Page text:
Monday, August 17, 2009

Season of Mellow Fruitfulness

My RL Avie set off on the commute this morning. The commute is the price paid for living in the country and working in the city. It was quiet, there was not much traffic about.

My neighbour's apple trees had begun to drop their load of ripe fruit. They hit the grass with a solid "Thump!"

The river valley was misty. It hung in a layer in the morning air, like a sheet over the world, as if Mother Nature had the decorators in, or maybe the chimney sweep. You could see it rise over the hedgerows and drop a bit into the fields.

The first hint of the sun was there painting the purples, blues and pinks with golden yellows and reds.

There was a little grain spilled along the highway, at the edge, and the fields were shorn. There were rolls of hay standing in the fields like ancient pagan stones.

Then it occurred to me this is the season of mists and mellow fruitfulness that Keats wrote of almost 200 years ago now and I figure he would see it today. The year is on the wane.

The crops are starting to be gathered in for another year. Tho' I noticed the hedgerow blackberries are not at their best yet, you can see hazel nuts that will soon be ready to pick. The rose hips are swelling. Many of the flowers in our garden are working hard doing their thing.

And I knew. Soon now there will be harvest festival and the falling leaves as the world dresses in gold and brown and prepares for sleep.

And there was I for a brief moment, alone, in sole possession of this wonderful scene and I still feel good about it now.


To Autumn

Season of mists and mellow fruitfulness,
Close bosom-friend of the maturing sun;
Conspiring with him how to load and bless
With fruit the vines that round the thatch-eves run;
To bend with apples the moss’d cottage-trees,
And fill all fruit with ripeness to the core;
To swell the gourd, and plump the hazel shells
With a sweet kernel; to set budding more,
And still more, later flowers for the bees,
Until they think warm days will never cease,
For Summer has o’er-brimm’d their clammy cells.

Who hath not seen thee oft amid thy store?
Sometimes whoever seeks abroad may find
Thee sitting careless on a granary floor,
Thy hair soft-lifted by the winnowing wind;
Or on a half-reap’d furrow sound asleep,
Drows’d with the fume of poppies, while thy hook
Spares the next swath and all its twined flowers:
And sometimes like a gleaner thou dost keep
Steady thy laden head across a brook;
Or by a cyder-press, with patient look,
Thou watchest the last oozings hours by hours.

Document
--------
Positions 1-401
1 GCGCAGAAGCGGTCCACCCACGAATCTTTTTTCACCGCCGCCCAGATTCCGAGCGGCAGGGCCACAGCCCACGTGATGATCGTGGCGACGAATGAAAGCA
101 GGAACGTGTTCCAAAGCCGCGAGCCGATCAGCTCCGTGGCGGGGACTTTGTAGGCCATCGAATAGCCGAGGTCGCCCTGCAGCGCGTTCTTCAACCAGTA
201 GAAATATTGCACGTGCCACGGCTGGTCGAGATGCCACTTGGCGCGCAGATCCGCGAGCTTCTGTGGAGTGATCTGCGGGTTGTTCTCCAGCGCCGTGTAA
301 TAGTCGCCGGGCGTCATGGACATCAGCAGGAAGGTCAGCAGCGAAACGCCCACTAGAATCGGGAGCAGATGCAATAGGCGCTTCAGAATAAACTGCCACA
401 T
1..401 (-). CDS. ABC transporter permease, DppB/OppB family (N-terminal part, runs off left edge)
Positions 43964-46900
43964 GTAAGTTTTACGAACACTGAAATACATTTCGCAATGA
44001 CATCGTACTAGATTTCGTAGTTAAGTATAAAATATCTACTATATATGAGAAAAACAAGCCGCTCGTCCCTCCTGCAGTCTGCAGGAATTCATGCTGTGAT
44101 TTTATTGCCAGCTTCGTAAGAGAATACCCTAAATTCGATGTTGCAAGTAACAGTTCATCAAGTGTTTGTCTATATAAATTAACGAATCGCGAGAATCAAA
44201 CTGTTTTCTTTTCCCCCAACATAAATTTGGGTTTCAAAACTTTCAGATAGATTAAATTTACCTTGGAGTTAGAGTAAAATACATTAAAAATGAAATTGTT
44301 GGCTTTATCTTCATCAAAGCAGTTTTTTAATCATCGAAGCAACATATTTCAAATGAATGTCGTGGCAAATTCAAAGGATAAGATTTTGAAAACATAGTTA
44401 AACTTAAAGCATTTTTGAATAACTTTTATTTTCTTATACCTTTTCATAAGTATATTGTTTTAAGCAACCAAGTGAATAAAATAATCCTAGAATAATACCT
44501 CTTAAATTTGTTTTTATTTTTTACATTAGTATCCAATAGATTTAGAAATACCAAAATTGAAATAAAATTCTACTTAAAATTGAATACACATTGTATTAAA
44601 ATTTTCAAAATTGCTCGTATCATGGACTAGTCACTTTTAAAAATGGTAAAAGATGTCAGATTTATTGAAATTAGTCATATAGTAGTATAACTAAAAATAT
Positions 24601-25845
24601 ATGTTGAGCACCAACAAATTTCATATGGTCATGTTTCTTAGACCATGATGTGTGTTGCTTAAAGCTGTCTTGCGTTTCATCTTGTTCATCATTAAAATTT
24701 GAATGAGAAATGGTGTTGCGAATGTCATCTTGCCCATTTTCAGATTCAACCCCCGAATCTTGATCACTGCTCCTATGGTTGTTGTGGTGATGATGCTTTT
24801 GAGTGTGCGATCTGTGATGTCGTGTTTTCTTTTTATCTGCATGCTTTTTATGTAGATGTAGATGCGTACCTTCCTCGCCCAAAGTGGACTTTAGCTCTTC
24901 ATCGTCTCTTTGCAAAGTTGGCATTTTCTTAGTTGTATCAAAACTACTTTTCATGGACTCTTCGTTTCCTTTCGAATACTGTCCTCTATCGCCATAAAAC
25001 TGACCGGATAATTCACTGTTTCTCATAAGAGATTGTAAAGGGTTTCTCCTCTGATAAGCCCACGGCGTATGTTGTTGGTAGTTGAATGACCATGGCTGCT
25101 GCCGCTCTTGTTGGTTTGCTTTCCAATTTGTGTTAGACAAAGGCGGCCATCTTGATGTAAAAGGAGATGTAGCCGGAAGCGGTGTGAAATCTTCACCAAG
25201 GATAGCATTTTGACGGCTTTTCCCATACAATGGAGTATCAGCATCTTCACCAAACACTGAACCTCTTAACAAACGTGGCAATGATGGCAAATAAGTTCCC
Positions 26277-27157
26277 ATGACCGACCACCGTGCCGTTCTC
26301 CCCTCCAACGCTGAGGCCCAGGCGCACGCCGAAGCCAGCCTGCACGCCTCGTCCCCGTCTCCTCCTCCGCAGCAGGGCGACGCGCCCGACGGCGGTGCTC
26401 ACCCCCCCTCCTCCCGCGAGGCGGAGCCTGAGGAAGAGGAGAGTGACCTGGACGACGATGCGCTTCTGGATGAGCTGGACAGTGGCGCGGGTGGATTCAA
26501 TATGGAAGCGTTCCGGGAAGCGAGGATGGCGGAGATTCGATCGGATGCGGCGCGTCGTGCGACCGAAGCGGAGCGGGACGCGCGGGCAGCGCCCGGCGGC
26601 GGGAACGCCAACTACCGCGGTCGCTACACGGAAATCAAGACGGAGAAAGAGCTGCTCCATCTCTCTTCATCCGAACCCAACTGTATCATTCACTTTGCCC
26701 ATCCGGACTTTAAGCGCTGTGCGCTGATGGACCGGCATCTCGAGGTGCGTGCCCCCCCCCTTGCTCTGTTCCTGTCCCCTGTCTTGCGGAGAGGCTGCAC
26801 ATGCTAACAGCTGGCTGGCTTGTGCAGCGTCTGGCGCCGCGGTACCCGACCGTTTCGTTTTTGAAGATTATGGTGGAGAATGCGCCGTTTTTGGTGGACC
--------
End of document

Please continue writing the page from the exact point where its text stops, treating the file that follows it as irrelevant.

Where are the songs of Spring? Ay, where are they?
Think not of them, thou hast thy music too,
While barred clouds bloom the soft-dying day,
And touch the stubble plains with rosy hue;
Then in a wailful choir the small gnats mourn
Among the river sallows, borne aloft
Or sinking as the light wind lives or dies;
And full-grown lambs loud bleat from hilly bourn;
Hedge-crickets sing; and now with treble soft
The red-breast whistles from a garden-croft;
And gathering swallows twitter in the skies.

John Keats To Autumn, 1820


jmb said...

A charming word picture you have created here Moggs, but I am not ready for Fall yet!

Fall here not only brings the wonderful colours on the trees but it brings the drizzling rain and all too soon Winter follows.

Let's enjoy a few more weeks of Summer if nature will cooperate.

Gledwood said...

The year is on the wane already? Wow ~ it's highest of high summer here ...

Moggs Tigerpaw said...

JMB and Gledwood, Well I am not wanting to say goodbye to summer myself yet, and indeed I am not really talking about Fall/Autumn now, except to say I am reminded it is there waiting in the wings.

No This is the full ripening of summer, Harvest time.

Granny on the Web said...

The wonders of creation, that year in, year out in every generation, we see the same pattern of nature that Keats saw then.

Love Granny

Moggs Tigerpaw said...

G, It sort of connects you with all your ancestors. I think those who live in town miss out a little there.

sally in norfolk said...

I could do with some of those apples..if they are cookers :-)

Moggs Tigerpaw said...

They are large, maybe as big as a medium grapefruit, they often roll into the roadway and get squashed. I think they are cookers.

Ellee Seymour said...

I studied this poem at school and still quote it all the time too.
When I returned from holiday a couple of days ago, the biggest joy I felt back home was seeing the apple trees heavily laden with their juicy fruit, just ripe for picking. It was such a British sight, but obviously a Canadian one too.

Moggs Tigerpaw said...

Ellee, So much is squeezed into that poem, like a shorthand of emotions and a million memories and evocative impressions. so much conveyed in so few words, like each word does double, or treble duty.


Autumn is mmy favourite season,especially in Canada. Without the maple leaf in England, our autumns pale by comparison.